Fred J. Eckert

House Republicans finally stood up to Speaker John Boehner this week and warned him that if he attempts to jam down their throats any immigration bill that does not have the support of at least half the House Republicans, they will oust him as Speaker.

Boehner promptly capitulated and did an about face. Reminded me of something Ronald Reagan often said to me, “If you can’t make them see the light, make them feel the heat.”

So two cheers for the House Republicans. But only two.

They’ll merit three cheers only if they wake up and see the obvious and take the next logical step: force Boehner to quit aiding and abetting the Obama Administration’s Benghazi cover-up operations by his single-handedly blocking action on a proposal that more than two-thirds the House Republicans strongly support that is so clearly in the best interest of the country.

Boehner had lately been proclaiming that “immigration reform” was at the top of his agenda and even suggested in an interview with ABC News’s chief Democratic Party pitchman George Stephanopoulos that he was quite open to pushing through a bill opposed by most of his fellow House Republicans, something he has not hesitated to do before given his seeming fixation on annoying and humiliating conservatives.

“I would consider that a betrayal of the Republican members of the House and a betrayal of the Republicans throughout the country,” Congressman Dana Rohrabacher (R-CA) said in a radio interview the other day and added that if Boehner dared do that “he should be removed as Speaker.”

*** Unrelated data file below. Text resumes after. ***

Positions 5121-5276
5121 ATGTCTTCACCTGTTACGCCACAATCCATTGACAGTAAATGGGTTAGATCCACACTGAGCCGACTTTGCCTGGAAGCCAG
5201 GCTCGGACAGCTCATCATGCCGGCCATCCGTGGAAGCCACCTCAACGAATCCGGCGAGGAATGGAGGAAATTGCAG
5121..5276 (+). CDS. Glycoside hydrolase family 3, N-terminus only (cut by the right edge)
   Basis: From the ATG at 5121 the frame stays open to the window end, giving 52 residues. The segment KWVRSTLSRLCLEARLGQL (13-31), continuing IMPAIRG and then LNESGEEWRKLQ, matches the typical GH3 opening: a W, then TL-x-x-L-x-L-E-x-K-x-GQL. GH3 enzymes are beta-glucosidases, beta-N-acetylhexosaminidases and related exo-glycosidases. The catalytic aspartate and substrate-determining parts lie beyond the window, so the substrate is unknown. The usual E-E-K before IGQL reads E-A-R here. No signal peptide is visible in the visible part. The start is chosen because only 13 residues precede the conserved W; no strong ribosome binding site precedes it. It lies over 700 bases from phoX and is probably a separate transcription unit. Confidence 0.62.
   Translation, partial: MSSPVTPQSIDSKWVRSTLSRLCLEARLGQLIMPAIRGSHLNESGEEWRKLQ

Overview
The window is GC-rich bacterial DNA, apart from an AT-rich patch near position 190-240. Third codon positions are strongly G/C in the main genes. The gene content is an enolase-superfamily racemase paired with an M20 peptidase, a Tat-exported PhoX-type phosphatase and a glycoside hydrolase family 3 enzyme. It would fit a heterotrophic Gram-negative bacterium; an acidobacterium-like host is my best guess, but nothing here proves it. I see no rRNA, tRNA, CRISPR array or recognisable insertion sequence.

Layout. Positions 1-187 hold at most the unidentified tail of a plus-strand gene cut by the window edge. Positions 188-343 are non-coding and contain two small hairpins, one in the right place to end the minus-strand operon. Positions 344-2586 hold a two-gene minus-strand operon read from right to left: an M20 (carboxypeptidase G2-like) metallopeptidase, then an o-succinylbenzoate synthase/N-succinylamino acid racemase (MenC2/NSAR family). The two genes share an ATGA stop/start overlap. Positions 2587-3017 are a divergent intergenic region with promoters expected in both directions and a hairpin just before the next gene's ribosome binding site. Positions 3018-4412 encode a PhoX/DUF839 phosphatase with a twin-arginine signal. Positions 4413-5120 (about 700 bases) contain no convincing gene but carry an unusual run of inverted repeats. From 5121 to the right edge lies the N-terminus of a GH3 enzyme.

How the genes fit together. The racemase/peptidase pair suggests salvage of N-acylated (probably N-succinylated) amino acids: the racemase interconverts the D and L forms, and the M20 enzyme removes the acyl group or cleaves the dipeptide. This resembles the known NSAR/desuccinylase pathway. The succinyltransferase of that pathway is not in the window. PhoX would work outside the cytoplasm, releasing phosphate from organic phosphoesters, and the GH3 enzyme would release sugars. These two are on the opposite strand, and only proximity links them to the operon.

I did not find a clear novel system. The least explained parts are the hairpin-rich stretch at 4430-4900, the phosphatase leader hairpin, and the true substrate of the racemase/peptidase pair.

Good for Rohrabacher. He said aloud what surely any sensible House Republican was thinking. By doing so he brought about an open confrontation in which at a behind- closed-doors meeting Boehner was subjected to the wrath of conservatives who were resolved that they were not going to take it anymore.

Apparently it sunk in that a consensus was emerging that not only should Boehner be removed if he did not bend to the wishes of the majority of House Republicans on this, he would be. Exiting that showdown, Boehner exhibited a remarkable change of heart by unequivocally stating to the waiting media that no way would he take up any immigration bill that did not have the support of a majority of House Republicans.

Looks pretty encouraging, huh?

Fred J. Eckert

Fred J. Eckert is a former Republican congressman from New York and twice served as a US Ambassador under President Ronald Reagan, who called him “a good friend and valued advisor.”